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Updated: Emergency shelter set to open in Coquitlam church as snow falls

Coquitlam mayor "ecstatic" as BC Housing finalizes plan to open emergency homeless shelter even though Riverview is not the chosen location
BC Housing expects to have an extreme weather response shelter open in the coming days.

An emergency shelter for Coquitlam, Port Coquitlam and Port Moody homeless is opening Saturday night.

In a Tweet, the Phoenix Society said the shelter would open up for 20 beds.

Sources say the much-needed shelter will be in a Coquitlam church, has been approved.

Transportation for homeless to the church is also being arranged, sources say.

A BC Housing official said Friday it was working with a faith community and Hope for Freedom Society to get an extreme weather response (EWR) shelter open close to transit, food and health care resources in the Tri-Cities.

“We know there is an urgent need for more shelter spaces, particularly during these freezing temperatures,” a spokesperson for the provincial agency stated in an email.

Laura Mathews, manager of media relations and issues management for BC Housing confirmed Friday that the shelter will be available “in the coming days.”

An EWR shelter operates every year from Nov. 1 to March 31 and is opened when weather conditions warrant an extreme weather alert.

But a long-standing EWR in Port Coquitlam at Trinity United Church was not opened this winter due to COVID-19.

The news of an emergency shelter coming available for local homeless comes as Environment Canada predicts continuing cold weather and snow in the region.


Mathews acknowledged that the need for social distancing due to COVID-19 has “complicated” the establishment of an EWR and shelters in many communities, including the Tri-Cities.

However, plans are now for a church-based EWR to open during extreme cold snaps and accommodate people not currently housed in the 3030 Gordon shelter, which is currently at capacity.

Mathews did not provide the location of the church, the number of people it could take in or the date the space would open.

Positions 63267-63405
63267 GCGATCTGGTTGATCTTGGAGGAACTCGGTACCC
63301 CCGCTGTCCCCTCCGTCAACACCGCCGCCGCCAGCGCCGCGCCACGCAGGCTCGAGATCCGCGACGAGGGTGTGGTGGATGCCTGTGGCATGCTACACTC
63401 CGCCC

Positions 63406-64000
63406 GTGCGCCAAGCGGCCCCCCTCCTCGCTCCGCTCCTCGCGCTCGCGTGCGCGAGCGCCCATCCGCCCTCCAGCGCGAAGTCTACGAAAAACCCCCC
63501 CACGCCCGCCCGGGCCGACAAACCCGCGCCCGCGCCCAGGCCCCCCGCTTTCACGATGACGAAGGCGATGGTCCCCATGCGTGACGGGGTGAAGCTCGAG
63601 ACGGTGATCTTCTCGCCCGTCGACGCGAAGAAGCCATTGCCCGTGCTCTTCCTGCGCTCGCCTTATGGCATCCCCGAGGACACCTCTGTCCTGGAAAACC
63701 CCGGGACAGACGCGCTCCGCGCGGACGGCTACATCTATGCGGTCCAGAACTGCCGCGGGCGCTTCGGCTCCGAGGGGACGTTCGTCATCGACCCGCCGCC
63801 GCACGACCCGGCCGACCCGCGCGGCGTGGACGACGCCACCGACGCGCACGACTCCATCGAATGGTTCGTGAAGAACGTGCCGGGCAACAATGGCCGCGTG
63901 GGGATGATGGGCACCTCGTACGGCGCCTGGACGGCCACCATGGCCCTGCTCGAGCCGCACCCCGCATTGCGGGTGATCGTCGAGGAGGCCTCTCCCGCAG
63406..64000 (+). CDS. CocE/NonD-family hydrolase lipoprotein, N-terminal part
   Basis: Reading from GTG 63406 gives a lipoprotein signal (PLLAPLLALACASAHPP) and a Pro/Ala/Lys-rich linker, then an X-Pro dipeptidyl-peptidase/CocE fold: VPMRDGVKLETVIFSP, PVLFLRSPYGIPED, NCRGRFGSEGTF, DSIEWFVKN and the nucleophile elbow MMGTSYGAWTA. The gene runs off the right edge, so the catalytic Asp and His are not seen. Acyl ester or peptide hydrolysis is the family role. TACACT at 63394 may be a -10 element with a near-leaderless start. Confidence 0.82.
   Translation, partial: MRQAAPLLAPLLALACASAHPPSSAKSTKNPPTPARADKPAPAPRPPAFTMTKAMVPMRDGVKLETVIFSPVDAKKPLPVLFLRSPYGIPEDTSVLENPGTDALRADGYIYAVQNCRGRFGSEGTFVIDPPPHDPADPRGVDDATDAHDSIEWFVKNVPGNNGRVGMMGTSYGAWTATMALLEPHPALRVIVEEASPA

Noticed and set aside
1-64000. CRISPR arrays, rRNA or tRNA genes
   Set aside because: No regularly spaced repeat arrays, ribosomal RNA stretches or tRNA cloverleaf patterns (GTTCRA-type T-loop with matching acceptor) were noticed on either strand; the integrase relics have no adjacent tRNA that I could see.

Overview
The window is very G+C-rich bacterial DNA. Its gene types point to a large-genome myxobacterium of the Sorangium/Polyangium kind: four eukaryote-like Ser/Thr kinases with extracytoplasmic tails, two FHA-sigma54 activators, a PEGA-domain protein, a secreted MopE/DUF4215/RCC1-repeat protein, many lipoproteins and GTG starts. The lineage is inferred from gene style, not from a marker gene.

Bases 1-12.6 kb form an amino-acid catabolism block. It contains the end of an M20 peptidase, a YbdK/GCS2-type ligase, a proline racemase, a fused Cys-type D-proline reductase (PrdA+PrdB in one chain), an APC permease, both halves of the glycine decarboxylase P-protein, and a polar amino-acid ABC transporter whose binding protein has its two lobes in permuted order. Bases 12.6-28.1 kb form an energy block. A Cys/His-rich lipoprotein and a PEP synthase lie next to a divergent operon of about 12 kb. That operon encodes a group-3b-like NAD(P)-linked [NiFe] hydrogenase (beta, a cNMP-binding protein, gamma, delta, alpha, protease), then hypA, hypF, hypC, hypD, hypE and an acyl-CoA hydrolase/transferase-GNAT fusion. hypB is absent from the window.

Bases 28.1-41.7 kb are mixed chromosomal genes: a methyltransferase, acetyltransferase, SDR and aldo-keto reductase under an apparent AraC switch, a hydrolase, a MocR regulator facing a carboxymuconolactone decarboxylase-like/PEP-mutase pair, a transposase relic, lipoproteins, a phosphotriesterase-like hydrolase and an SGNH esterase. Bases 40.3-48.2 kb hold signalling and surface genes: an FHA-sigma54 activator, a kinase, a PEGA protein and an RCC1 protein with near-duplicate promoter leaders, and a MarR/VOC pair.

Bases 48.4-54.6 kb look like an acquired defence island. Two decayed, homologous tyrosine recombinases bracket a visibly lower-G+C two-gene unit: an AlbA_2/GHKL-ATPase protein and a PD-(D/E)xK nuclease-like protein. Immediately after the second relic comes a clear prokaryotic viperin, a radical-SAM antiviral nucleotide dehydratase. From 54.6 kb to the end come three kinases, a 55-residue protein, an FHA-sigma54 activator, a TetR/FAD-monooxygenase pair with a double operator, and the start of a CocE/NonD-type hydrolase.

However, her statement discounted Riverview as a possible location for the extreme weather response shelter, despite some buildings being lit, heated and unoccupied.

According to Mathews, Riverview buildings currently vacant are not suitable.

“Most of the buildings on the Riverview Lands are tenanted, and the institutional nature of the buildings are not an ideal setting for sheltering marginalized populations,” Mathews stated.

The site of the former psychiatric hospital had been suggested as a possible emergency shelter by Coquitlam Mayor Richard Stewart as the cold weather worsened.

But he told the Tri-City News that he welcomes the news that BC Housing has found a site for an emergency shelter.

“I am ecstatic, because this weather needs a response,” he said.


Stewart took issue with complaints by homelessness and housing advocates stating cities had not done enough to come up with space for a shelter, saying he has been in conversations with various agencies and churches with the goal of finding a solution.

He said he suggested Riverview because he was inside Centre Lawn as recently as last Friday on a BC Housing tour for an unrelated issue and found it to be warm, bright and clean.

He had envisioned the space being used as a temporary shelter that could also provide supports that might eventually turn into more resources for addiction recovery and mental health services.

However, he told the Tri-City News that he wants Riverview to be repurposed for mental health supports, and that should be the main goal.

“Right now, there are no on-demand services for addictions and mental health and I want it to go back to ensuring that folks that need help get access to it right now,” said the mayor. 

He added: “From our perspective, that’s the future of Riverview, to support mental health.”

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